Now, I totally get that no two writers have the same schedule, so everybody will tackle things their own way and at their own pace. Maybe you can only spare an hour a day for anything writing-related, or you get up earlier than you need to because that’s your designated writing time. Any and all of it’s fine. You do what works for you.
The important thing is to be doing something. Anything that helps you along.
Also remember, and I can’t stress this enough – everybody’s path is different. What works for that other person might not work for you, and vice versa. Don’t stress out over feeling like you’re running behind. The only person you’re competing against is you.
Not sure where to start? Easy. Be a writer and write down what you’d like to accomplish. I suggest starting small – list three things you could do today to help yourself out. Write three scenes (or three pages). Send out five query emails. Contact the writer of that logline you liked in that online forum.
Get into the habit of giving yourself stuff to do, and there’s a good chance you’ll be pleasantly surprised at how much stuff is actually getting done.
Seeing as how I’ve designated this latest go-round with the comedy spec as an “overhaul”, it’s only fitting that that’s what actually happens.
I’d decided I was absolutely not going to use the previous draft as reference material. This approach was going to be more than just the slapping on a new coat of paint and rearranging the furniture.
Granted, there were some select parts that survived the trip from the previous draft to the new one, but only because they’re vital components of the story, which makes them still relevant. Everything else, however, would be fresh and new.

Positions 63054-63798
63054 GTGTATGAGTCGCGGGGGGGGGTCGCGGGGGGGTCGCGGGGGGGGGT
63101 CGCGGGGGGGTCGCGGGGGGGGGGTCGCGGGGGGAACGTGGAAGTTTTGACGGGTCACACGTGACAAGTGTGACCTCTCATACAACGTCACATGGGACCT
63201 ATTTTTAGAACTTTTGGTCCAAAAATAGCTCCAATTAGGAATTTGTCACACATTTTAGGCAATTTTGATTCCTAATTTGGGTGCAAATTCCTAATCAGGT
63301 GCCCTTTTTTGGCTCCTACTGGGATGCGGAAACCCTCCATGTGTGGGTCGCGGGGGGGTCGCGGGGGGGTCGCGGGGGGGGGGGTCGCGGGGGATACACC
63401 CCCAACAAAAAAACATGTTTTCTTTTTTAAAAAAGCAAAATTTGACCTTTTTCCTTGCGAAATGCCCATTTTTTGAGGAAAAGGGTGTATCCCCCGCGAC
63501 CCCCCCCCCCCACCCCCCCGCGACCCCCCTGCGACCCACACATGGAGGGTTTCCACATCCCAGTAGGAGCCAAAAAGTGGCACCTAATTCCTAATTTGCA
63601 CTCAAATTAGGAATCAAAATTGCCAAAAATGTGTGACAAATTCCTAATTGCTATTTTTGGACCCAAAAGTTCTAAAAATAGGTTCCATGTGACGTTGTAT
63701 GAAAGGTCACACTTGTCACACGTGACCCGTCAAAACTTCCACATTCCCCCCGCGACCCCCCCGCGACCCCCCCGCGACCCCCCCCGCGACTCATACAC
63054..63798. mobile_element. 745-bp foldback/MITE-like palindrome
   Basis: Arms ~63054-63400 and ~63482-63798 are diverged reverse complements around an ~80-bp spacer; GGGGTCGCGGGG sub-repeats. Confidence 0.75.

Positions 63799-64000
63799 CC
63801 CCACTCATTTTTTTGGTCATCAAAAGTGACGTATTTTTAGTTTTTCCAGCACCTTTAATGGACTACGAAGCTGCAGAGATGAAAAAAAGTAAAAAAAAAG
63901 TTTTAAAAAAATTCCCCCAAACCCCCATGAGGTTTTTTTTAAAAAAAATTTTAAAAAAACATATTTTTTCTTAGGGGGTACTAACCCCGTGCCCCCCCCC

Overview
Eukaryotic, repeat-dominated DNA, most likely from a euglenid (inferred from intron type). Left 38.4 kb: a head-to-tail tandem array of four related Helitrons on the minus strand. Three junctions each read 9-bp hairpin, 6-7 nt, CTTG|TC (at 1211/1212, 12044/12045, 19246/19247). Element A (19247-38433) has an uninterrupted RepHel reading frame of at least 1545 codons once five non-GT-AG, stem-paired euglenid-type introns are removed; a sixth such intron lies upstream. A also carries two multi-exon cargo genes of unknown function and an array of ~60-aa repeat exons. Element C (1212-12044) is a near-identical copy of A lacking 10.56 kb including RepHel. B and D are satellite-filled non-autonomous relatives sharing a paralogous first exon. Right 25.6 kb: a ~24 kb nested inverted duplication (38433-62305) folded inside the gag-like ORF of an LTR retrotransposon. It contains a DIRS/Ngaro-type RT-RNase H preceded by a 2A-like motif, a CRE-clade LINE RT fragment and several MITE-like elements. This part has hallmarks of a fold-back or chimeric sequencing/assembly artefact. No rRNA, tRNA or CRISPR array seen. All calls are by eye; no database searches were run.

And as you’d expect, that’s been slightly tougher. Tough, but not impossible.
Developing changes in a rewrite can really test one’s mettle and determination. Sometimes I’ll feel stuck and think “How’d I do it before?”, but then I fight the temptation to dig up the previous outline, reminding myself I’m in overhaul mode. Looking at the previous draft would counteract what I’m working towards now – to try something new.
There’s always a different path to where you’re trying to go.
I suppose part of it is the occasional lazy writer approach of considering what’s come before as “good enough” and not really changing it that much, but if it were “good enough” to begin with, I wouldn’t be working so hard on changing it this time, right?
Some days I’ll produce a wonderfully long sequence in no time flat, while some will yield a meager handful of bullet points of important moments that need to happen within the context of that scene or sequence, and took a dreadfully slow hour just to come up with.
Despite all of this, the results so far have proven encouraging, with work about to begin on a totally-from-scratch sequence. Forward progress is slow, but steady – as it should be.
I suspect the end result will be significantly and pleasingly different from its previous incarnation. And I wouldn’t have it any other way.
-two new items posted to the Maximum Z Bulletin Board!
-Screenwriter Kay Tuxford, director Prathana Mohan, and producer Edward Timpe have launched the crowdfunding project for The MisEducation of Bindu, a new and original take on the typical high school film. The script was a Nicholl semifinalist, so you know it must be some high-quality stuff. Donate if you can!
-Starting today and running until September 30th, screenwriter Max Adams is offering up a limited time half-off special on script consultations. Go to the contact link on the website to email her for details.